Parliamentary Speeches

It's my job to represent the people of my electorate and that means being the voice of my constituents in State Parliament.

I like to use my time in Parliament to highlight the great work being done in our community by schools, organisations and individuals who genuinely try to make a positive difference to many people's lives.

I also share my thoughts on various pieces of legislation - always with these burning questions in mind: "How will this affect my constituents?" "Does this legislation make life better for people in my electorate?" and "Is this good policy that doesn't unfairly affect local residents?"

Below you can read through my Parliamentary speeches. If you have any suggestions on groups, organisations or people who deserve a mention in State Parliament, please don't hesitate to get in touch with my office on 02 9618 2077 or email [email protected] 

 

Fair Trading Amendment (Cash Loan Machines) Bill 2019

June 06, 2019

Mr ANOULACK CHANTHIVONG (Macquarie Fields) (11:12): I make a contribution to the Fair Trading Amendment (Cash Loan Machines) Bill 2019. Firstly, I thank my colleague the member for Swansea for bringing this important private member's bill to the House. I acknowledge the contributions of all my colleagues who will speak on this bill. This bill is simple and unambiguous in prohibiting the installation of cash machines, which prey on the financial vulnerability of people in our local communities who are already in difficult financial situations. It is about consumer protection and in one sense it is no different from other market prohibitions of consumer goods that Parliament believes require market regulation. Instant cash loan machines are not a financial lifeline: They are a lure to a financial debt trap, which only exacerbates the problems of borrowers who already have limited means to repay the amount lent.

In 2006 Nobel Laureate Muhammad Yunus won the Nobel Prize for his work on the use of microcredit and microfinance to alleviate poverty and support entrepreneurial initiatives, especially for people in poor rural communities, in particular women. I do not think he was envisaging instant cash loan machines targeting vulnerable Australians with lower credit loan amounts, which lead them into debt traps with interest rates of 100 per cent to 400 per cent, and loan establishment fees of up to 20 per cent. This is certainly a perverse extension of his work and produces the exact opposite effect: making people poorer by preying on their vulnerabilities. It is no coincidence that the first tranche of instant cash flow machines has targeted people in lower socio‑economic areas and are located in financially disadvantaged communities.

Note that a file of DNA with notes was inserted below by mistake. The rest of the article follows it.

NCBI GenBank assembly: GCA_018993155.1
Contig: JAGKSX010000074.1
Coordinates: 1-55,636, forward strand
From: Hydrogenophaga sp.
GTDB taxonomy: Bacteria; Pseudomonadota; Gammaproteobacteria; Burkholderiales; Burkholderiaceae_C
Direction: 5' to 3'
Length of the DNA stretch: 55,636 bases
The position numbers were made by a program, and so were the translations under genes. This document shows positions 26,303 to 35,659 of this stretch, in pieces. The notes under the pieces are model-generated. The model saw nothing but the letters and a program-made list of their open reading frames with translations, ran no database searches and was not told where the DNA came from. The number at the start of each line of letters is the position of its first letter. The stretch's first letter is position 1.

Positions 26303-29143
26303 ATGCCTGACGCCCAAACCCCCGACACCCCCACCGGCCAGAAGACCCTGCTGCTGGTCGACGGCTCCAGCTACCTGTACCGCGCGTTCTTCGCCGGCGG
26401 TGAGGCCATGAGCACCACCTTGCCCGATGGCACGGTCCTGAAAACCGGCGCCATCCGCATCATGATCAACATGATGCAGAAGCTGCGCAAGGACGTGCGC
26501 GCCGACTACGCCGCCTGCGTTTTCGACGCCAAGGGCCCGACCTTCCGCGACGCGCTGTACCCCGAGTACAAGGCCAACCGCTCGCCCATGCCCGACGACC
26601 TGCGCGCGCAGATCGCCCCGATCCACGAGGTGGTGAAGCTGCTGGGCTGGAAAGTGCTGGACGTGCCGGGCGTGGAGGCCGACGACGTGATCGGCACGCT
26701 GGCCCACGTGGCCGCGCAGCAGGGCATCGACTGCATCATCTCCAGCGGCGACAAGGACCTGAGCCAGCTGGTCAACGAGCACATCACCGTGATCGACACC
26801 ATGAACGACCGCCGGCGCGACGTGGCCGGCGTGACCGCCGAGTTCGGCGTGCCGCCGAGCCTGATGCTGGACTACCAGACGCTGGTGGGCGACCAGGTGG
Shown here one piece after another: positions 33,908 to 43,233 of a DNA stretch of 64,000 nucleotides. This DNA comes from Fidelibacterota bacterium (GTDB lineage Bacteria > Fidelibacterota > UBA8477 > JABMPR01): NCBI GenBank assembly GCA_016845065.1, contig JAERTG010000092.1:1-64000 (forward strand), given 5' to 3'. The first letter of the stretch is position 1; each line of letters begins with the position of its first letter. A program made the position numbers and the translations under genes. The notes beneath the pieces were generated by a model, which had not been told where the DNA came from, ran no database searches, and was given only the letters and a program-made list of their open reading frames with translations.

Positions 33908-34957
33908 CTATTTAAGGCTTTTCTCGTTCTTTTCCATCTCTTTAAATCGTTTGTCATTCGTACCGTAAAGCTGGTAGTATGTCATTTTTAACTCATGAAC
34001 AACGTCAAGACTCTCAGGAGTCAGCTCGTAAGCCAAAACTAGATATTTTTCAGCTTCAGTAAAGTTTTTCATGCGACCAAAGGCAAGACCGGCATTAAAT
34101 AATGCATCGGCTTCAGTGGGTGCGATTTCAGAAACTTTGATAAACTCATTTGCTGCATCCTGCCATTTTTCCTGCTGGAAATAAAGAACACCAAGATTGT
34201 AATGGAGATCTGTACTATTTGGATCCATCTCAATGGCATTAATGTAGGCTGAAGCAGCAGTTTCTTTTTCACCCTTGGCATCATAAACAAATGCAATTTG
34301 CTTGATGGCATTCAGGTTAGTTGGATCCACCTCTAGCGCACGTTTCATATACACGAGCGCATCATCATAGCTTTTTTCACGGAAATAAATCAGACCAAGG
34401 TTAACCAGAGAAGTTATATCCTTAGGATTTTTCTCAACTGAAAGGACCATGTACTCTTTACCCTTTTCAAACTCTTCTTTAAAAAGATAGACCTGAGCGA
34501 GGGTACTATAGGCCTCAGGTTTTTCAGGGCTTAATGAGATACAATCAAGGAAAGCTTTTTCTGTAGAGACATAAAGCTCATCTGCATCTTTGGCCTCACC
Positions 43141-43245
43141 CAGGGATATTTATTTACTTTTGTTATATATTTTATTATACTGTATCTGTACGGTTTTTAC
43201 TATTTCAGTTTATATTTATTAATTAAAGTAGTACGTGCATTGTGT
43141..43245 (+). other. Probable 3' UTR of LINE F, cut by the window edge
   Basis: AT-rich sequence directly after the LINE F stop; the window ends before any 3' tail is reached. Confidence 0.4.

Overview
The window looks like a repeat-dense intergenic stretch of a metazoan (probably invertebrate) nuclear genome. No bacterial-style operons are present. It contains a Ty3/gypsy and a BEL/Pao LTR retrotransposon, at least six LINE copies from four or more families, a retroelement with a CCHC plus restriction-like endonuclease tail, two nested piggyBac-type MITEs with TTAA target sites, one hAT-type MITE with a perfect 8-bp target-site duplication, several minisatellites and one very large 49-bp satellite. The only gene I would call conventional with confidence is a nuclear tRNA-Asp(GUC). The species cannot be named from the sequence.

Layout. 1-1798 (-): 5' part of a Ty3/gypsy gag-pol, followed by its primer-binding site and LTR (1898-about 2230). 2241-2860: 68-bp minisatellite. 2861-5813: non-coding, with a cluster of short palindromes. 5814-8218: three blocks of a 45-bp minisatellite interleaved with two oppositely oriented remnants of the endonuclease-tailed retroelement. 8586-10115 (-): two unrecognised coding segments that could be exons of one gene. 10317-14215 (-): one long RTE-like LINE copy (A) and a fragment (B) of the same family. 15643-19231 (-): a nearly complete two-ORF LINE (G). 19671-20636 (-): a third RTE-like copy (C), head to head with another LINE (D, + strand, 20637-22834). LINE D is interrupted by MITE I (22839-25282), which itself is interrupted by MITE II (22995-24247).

This targeting is predatory behaviour and shows the imbalance of market power between the buyer and the seller of credit. It is a sad fact that my electorate office is approached on a weekly basis by constituents in dire financial situations. Requests for referrals to community organisations, which can provide emergency relief, financial counselling or food packages, are all too common. Those constituents are the very people the predatory cash machines are targeting—residents desperate to put food on the table or keep the electricity running during winter. This bill is aimed at preventing a problem from getting bigger and protecting consumers who are misled about accessing cheap, easy money with nothing to worry about in terms of interest repayments.

Like all things too good to be true, instant cash loan machines providing fast, easy cash are too good to be true. Regulation and legislation of economic transactions are about creating a fairer marketplace and ensuring that there is a better balance of market power between buyer and seller. In a situation where it is obvious that the seller can have or has greater market power than the buyer, the Parliament has a role, a responsibility and an obligation to create a more efficient and fairer marketplace. That is why we have price regulations on certain industries and anti-monopoly, anti-cartel and anti-competitive pricing legislation. This bill is merely an extension of the principle of fair market transactions and aims to minimise predatory behaviour of sellers who have substantial advantages over their targeted consumers.

The idea that we should treat this as a purely caveat emptor transaction neglects the specific market factors contained in this transaction. In this situation there is an obvious market imbalance, and to neglect these facts and allow the problem to grow in the future is to abrogate our responsibility to our communities. You do not resolve a potential problem by allowing it to fester unimpeded. The consequences for those who are led into taking an easy cash loan without any proper credit assessment of their ability to service that loan, their financial income or obligations, is to take advantage of those who are already disadvantaged. This is the lowest of low doc loans available for those with limited choices.

This is an unfair transaction in an unfair marketplace with an imbalance of market power between the credit buyer and the credit seller. You do not improve a person's financial situation by making them more vulnerable and allowing them to be lured into a debt trap for which they have very few avenues—if any—to escape. Market efficiency and fairness do not improve when we do nothing. Any accusations that this bill is nanny state legislation neglect the facts and circumstances of this particular market transaction. This bill, like many other bills that have passed this Parliament, is aimed at consumer protection, not community paternalism. The Parliament enacts consumer protection laws all the time to protect the broader public interest. There is a broader public interest for consumer protection in prohibiting cash loan machines. I thank the member for Swansea for tabling this bill and commend it to the House.